<firstimage=”//static.makeuseof.com/wp-content/uploads/2010/09/monitors.jpg”>One thing that I’ve always had a difficult time dealing with is desktop real estate. For those of you that remember Windows 3.1, I used to square off as many windows as small as I could get them so that I could stuff as many applications as possible onto the screen. With Windows 95 and beyond, that whole concept of stuffing as much onto the screen as possible disappeared.
While it’s nice that you can ALT-tab your way through as many open applications as you like, it would still be nice to have areas of the desktop set aside for specific display tasks – like the clock, weather, mail and so on.
Well, there is a power tool from Windows SysInternals called Desktops, which lets you create three additional “virtual desktops” where you can spread out your applications as much as you like. You no longer have to pile one application on top of the other in one screen – with Desktops, you can just flow through your four desktops as if you have four computers running at once.
Setting Up Sysinternals Desktops
Once you download and set up the app, the first thing it’ll ask you to do is to configure the hotkey sequence you’ll use to switch between your four desktops. Personally, I like using Alt and numbers because it has the same sort of feel as using alt-tab, except instead of switching apps you’re moving across entire desktops. You can choose any key sequence using the combination shown in this window.
That’s pretty much all there is to it – you now have four virtual desktops! Just to show you how effective such a setup can be, I’m going to show you how I laid out my four desktops so that you can see just how much more productive this app can be.
As with just about everything that adds so much functionality, there are a few caveats. One is that some applications do not like running in multiple desktops. Windows 7 widgets are one of them, and so are a number of taskbar apps.
The best way to get around this is to make use of common apps on each desktop. For example, on my first desktop I’ve created an entire desktop full of news, weather and informational Windows 7 widgets. Whenever I want a break from work, I just flip over to Desktop 1, sit back and scan each of the scrolling headlines. If one strikes your interest, click the link and a browser will open with the full news story.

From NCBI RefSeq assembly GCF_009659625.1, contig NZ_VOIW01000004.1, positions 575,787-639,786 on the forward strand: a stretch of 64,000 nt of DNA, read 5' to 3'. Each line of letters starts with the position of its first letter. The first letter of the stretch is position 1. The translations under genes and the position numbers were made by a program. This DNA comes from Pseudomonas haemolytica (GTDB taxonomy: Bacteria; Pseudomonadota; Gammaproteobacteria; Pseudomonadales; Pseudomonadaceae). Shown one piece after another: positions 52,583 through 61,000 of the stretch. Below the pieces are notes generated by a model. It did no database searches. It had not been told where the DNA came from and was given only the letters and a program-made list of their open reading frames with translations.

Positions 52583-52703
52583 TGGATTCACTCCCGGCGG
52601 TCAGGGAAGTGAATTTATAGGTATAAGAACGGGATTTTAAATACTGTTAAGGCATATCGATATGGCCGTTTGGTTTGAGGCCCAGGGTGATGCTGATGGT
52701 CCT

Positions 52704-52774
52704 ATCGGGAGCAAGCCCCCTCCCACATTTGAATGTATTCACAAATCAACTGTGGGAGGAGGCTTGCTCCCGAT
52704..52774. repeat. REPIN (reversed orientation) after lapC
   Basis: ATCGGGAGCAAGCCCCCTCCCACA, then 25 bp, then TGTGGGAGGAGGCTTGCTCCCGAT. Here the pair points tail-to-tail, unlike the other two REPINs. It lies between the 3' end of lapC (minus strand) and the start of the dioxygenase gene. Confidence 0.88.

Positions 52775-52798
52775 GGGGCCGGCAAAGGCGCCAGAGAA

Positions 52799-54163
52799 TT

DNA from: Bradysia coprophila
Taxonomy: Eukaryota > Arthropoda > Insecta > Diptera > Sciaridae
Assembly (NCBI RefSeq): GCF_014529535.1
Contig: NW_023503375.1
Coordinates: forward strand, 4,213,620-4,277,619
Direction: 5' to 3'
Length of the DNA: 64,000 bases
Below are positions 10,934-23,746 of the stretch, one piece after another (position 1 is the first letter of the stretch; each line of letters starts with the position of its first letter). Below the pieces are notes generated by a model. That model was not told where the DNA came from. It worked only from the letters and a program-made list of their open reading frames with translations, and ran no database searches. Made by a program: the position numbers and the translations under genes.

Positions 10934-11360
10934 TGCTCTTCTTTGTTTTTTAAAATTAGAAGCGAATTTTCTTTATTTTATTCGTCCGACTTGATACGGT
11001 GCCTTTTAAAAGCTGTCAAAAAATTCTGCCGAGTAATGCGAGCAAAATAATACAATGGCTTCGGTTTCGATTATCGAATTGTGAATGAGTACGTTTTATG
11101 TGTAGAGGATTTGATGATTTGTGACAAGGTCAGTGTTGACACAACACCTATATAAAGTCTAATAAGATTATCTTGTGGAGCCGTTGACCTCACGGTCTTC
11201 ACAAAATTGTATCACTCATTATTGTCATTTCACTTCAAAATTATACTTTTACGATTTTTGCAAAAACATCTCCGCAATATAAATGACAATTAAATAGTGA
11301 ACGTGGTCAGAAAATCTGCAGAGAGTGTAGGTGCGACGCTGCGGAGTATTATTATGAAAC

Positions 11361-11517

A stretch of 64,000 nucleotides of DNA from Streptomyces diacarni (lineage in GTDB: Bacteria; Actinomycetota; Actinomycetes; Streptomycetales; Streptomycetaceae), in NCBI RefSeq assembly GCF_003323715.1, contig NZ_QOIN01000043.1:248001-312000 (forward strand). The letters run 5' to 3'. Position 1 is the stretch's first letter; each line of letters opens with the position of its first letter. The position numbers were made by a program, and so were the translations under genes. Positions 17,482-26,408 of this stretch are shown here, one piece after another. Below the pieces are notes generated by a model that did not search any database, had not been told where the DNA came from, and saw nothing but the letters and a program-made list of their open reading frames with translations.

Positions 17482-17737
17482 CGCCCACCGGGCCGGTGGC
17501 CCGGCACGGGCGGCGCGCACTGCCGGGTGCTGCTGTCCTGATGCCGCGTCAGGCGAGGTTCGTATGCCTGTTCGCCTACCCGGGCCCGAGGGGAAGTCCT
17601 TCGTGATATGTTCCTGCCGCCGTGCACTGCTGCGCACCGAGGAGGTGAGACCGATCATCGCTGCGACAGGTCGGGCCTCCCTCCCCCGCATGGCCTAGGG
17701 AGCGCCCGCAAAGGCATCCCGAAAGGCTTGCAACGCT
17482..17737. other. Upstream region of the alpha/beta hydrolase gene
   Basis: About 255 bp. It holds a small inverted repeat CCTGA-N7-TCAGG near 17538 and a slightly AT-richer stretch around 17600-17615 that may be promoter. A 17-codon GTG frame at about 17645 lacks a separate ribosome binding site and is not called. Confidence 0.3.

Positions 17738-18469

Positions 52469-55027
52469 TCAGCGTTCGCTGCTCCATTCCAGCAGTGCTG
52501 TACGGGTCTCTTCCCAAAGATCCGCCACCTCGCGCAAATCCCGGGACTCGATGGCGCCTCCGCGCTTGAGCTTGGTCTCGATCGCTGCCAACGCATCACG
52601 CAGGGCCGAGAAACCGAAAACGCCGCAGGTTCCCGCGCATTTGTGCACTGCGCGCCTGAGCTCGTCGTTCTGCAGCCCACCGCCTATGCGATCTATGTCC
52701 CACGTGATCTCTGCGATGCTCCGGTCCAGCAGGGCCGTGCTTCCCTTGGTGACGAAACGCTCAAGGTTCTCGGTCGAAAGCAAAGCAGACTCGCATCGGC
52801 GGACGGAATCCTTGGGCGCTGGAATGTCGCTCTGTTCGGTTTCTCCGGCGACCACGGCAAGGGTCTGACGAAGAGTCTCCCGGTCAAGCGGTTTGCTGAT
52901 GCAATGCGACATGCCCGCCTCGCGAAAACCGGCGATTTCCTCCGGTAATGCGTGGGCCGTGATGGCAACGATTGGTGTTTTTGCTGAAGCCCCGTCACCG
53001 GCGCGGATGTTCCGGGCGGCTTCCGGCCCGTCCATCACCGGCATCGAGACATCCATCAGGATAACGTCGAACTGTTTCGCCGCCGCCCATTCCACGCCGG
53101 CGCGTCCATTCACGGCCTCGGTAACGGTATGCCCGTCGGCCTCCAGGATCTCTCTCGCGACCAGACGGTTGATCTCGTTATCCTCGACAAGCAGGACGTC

On Desktop #2, I wanted a combination of different apps to open, all related to my various communication portals, such as Facebook, Twitter, email and of course the blog feeds of my friends. To accomplish opening all of these apps quickly, I needed an effective launcher that could launch a group of apps at once.
Shankar previously covered Launchy and Jimmy covered Executor, but to really accomplish launching a whole group of apps, I had to go with a small unknown launcher called Stock Startup. This app runs in the taskbar and lets you create a “package” of apps that you can launch at once.
All you have to do is name a new package, and then add “profiles,” which are basically launch instructions for each application. Here, I’ve configured Facebook Desktop, Seesmic (Twitter), RSS Bandit and a few more apps to all launch at the same time.
Finally, after saving this package as “screen2”, all I have to do is click on the icon in the task tray, click on “Screen2” and all of the apps that I want on Screen2 will launch.
Here is my second desktop configured to display all of my communications – email, RSS feeds, Twitter, Facebook, everything. When I want to communicate or socialize, now I just go to desktop 2 and it’s all there.
Next, I added shortcuts to the administrator areas for my multiple blogs on Desktop #3. This desktop has now become my blogging workstation. When I first open the desktop, I just click these three shortcuts and I’m ready to start blogging. In between blog updates, I can switch over to desktop 1 to check out the latest news, or desktop 2 to check emails and Facebook updates.
Finally, I saved Desktop #4 just for web browsing. The nice thing about having tasks that you need to concentrate or focus on apart from the desktops where your communications take place is that you aren’t distracted by new incoming emails or update alerts. You can stay on that desktop and only switch back to the others when you have the time.
It really does start to feel like you have four computers in front of you, and you can swivel your office chair over to whatever computer you need at any given moment. I really like this powertool a lot and intend to put it to even better use in the future.
Have you ever used multiple desktops on one computer? What setup do you prefer? Share your own ideas in the comments section below.